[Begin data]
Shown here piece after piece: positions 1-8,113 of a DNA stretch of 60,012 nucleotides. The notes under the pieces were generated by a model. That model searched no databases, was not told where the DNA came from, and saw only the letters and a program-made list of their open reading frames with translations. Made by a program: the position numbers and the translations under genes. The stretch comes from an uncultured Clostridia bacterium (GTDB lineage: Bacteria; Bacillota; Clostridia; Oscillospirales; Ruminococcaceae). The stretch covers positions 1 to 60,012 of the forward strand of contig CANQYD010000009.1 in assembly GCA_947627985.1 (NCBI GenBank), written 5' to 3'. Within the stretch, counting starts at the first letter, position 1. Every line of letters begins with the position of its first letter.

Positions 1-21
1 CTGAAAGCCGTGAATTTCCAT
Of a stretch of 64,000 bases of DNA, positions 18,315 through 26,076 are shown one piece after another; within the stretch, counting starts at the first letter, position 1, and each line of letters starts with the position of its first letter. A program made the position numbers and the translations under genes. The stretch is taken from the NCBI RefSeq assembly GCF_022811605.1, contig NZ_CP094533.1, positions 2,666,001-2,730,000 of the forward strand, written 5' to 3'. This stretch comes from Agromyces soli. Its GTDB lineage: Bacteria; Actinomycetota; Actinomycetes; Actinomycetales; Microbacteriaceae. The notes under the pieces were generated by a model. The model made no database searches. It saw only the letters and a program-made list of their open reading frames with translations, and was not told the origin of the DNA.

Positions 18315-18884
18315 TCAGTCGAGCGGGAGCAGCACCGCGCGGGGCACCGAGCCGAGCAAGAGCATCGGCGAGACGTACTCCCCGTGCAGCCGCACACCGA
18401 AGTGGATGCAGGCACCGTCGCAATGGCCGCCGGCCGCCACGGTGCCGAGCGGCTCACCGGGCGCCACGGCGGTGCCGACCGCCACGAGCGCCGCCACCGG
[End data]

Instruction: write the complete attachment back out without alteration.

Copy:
Shown here piece after piece: positions 1-8,113 of a DNA stretch of 60,012 nucleotides. The notes under the pieces were generated by a model. That model searched no databases, was not told where the DNA came from, and saw only the letters and a program-made list of their open reading frames with translations. Made by a program: the position numbers and the translations under genes. The stretch comes from an uncultured Clostridia bacterium (GTDB lineage: Bacteria; Bacillota; Clostridia; Oscillospirales; Ruminococcaceae). The stretch covers positions 1 to 60,012 of the forward strand of contig CANQYD010000009.1 in assembly GCA_947627985.1 (NCBI GenBank), written 5' to 3'. Within the stretch, counting starts at the first letter, position 1. Every line of letters begins with the position of its first letter.

Positions 1-21
1 CTGAAAGCCGTGAATTTCCAT
Of a stretch of 64,000 bases of DNA, positions 18,315 through 26,076 are shown one piece after another; within the stretch, counting starts at the first letter, position 1, and each line of letters starts with the position of its first letter. A program made the position numbers and the translations under genes. The stretch is taken from the NCBI RefSeq assembly GCF_022811605.1, contig NZ_CP094533.1, positions 2,666,001-2,730,000 of the forward strand, written 5' to 3'. This stretch comes from Agromyces soli. Its GTDB lineage: Bacteria; Actinomycetota; Actinomycetes; Actinomycetales; Microbacteriaceae. The notes under the pieces were generated by a model. The model made no database searches. It saw only the letters and a program-made list of their open reading frames with translations, and was not told the origin of the DNA.

Positions 18315-18884
18315 TCAGTCGAGCGGGAGCAGCACCGCGCGGGGCACCGAGCCGAGCAAGAGCATCGGCGAGACGTACTCCCCGTGCAGCCGCACACCGA
18401 AGTGGATGCAGGCACCGTCGCAATGGCCGCCGGCCGCCACGGTGCCGAGCGGCTCACCGGGCGCCACGGCGGTGCCGACCGCCACGAGCGCCGCCACCGG